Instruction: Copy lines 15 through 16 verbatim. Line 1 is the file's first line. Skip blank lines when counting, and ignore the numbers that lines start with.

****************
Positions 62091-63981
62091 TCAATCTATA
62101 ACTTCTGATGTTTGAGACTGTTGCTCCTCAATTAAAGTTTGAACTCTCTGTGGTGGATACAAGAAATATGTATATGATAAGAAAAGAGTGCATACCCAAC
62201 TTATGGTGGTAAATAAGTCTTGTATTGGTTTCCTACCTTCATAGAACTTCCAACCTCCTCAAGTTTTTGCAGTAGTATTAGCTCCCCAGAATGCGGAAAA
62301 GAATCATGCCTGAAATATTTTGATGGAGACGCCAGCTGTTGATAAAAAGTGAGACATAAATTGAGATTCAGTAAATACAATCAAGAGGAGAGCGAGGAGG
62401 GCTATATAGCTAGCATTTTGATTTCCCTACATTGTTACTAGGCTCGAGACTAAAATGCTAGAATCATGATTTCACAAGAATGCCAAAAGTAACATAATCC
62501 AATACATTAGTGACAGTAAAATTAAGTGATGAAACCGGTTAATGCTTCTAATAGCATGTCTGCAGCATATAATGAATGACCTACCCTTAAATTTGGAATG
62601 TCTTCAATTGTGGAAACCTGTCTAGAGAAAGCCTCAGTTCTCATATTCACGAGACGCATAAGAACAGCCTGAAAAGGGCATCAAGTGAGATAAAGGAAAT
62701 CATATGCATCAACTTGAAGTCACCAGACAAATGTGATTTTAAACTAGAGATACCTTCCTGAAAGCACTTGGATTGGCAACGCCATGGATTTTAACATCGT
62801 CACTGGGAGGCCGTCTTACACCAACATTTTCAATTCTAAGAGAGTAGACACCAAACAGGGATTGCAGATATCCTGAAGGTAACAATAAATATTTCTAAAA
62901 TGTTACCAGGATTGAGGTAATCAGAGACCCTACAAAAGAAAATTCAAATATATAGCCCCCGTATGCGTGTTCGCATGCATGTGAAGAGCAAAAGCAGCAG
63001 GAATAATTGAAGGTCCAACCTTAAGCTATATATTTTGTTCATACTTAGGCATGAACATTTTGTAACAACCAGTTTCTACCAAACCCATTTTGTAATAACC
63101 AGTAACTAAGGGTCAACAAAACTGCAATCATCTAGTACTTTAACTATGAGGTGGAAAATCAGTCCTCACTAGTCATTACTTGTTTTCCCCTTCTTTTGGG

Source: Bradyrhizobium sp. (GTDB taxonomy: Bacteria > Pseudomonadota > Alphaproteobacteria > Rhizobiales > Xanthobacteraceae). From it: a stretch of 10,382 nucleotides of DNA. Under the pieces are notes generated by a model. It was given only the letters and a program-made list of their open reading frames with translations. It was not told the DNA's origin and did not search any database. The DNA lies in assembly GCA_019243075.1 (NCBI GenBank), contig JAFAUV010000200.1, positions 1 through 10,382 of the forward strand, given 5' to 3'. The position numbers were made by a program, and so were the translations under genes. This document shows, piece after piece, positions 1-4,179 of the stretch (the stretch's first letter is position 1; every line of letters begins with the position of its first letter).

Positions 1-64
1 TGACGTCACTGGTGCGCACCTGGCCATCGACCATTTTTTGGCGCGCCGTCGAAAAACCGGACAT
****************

Positions 1-64
1 TGACGTCACTGGTGCGCACCTGGCCATCGACCATTTTTTGGCGCGCCGTCGAAAAACCGGACAT